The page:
Localize, don't sabotage your campaign

Any communicator working on a global brand understands the need to localize a campaign for the regional culture where it is being presented. But aligning a key message so that it is appreciated in one community shouldn't come at the detriment of another group.

Any communicator working on a global brand understands the need to localize a campaign for the regional culture where it is being presented. But aligning a key message for a brand or organization so that it is clearly understood and appreciated in one community – geographical or otherwise – shouldn't come at the detriment of another group.

Recently, two global organizations, both savvy marketers, though one a nonprofit, the World Wildlife Fund (WWF), and Microsoft, were tripped up by local advertising that surprise, surprise, found its way to other parts of the globe that were less than pleased.

In changing an ad from its US Web site into one to appear in Poland, Microsoft photoshopped out a black man and replaced him with a white man (minus a hand). US bloggers pointed out the discrepancy and soon enough the company was issuing the apology-investigate mantra that follows such incidents.

This week, an ad made for WWF, presumably to depict the stark realities of climate change hit another nerve when it seemed to trivialize the horrors of the 9/11 terrorist attacks. The ad was created in Brazil for the local WWF affiliate by its local ad agency, DDB. While the US branches of the organizations are pleading ignorance, the incident demonstrates another communication miscalculation. Regardless of whether or not the ad was expected to run in the US, the designers should have been “globally” aware.

These types of incidents aren't new. Vodka brand Absolut came under fire more than a year ago for one of its iconic “In an Absolut World” ads that was directed at Mexicans and envisioned a North America where Mexico retained areas like California and Texas. The ad was intended to run in Mexico only, and to appeal to local sentiment.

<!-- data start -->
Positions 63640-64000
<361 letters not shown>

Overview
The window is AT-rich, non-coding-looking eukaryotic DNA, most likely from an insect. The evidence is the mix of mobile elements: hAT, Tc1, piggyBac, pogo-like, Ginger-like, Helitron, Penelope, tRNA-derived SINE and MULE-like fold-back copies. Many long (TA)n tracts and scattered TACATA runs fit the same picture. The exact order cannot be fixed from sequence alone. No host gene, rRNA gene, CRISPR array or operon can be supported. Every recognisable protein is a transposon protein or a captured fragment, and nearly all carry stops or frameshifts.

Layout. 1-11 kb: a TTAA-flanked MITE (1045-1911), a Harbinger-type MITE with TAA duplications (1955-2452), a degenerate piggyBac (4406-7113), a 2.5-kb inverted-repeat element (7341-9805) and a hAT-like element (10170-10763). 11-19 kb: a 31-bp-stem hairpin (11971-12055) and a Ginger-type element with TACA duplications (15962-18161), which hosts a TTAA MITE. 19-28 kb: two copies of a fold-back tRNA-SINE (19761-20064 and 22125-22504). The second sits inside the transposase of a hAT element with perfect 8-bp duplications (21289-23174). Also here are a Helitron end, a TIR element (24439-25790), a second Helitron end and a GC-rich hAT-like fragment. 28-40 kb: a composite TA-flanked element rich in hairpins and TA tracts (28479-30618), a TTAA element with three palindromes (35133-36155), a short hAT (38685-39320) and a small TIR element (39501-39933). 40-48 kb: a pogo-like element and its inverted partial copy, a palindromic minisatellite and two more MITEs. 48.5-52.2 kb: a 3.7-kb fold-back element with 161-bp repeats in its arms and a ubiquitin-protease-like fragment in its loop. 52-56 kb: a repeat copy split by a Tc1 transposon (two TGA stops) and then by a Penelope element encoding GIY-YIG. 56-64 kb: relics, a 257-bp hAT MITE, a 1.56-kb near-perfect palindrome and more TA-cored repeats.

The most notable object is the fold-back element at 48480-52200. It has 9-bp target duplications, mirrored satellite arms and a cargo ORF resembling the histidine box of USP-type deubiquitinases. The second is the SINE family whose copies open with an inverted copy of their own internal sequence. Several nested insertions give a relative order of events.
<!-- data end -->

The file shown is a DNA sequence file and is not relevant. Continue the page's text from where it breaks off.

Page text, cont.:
At the time, Absolut's communications manager issued a statement: “As a global company, we recognize that people in different parts of the world may lend different perspectives or interpret our ads in a different way than was intended in that market. Obviously, this ad was run in Mexico, and not the US -- that ad might have been very different.”

The Internet long ago further shrunk the distance between countries and cultures already being brought together by globalization. Companies should realize at a minimum that there's a good chance that what they're creating for one community will show up in another. Edge can be a good thing, but it shouldn't come at the expense of another target audience – and one as large and diverse as the US really doesn't seem wise. Maybe some in marketing believe that the risk of actually losing a sale over one of these incidents is relatively low, so it's worth the buzz. But though someone might still choose to upgrade to the next Windows software or pick up a bottle of Absolut for their next gathering, those ill feelings fuel into the mounting distrust that Americans have for their corporations and brands.

While PR and communication efforts might not have the same visibility level as an ad campaign, the same lessons apply. Yes, global brand messages will be envisioned and tweaked to the local level, but remember that local doesn't stay local anymore.

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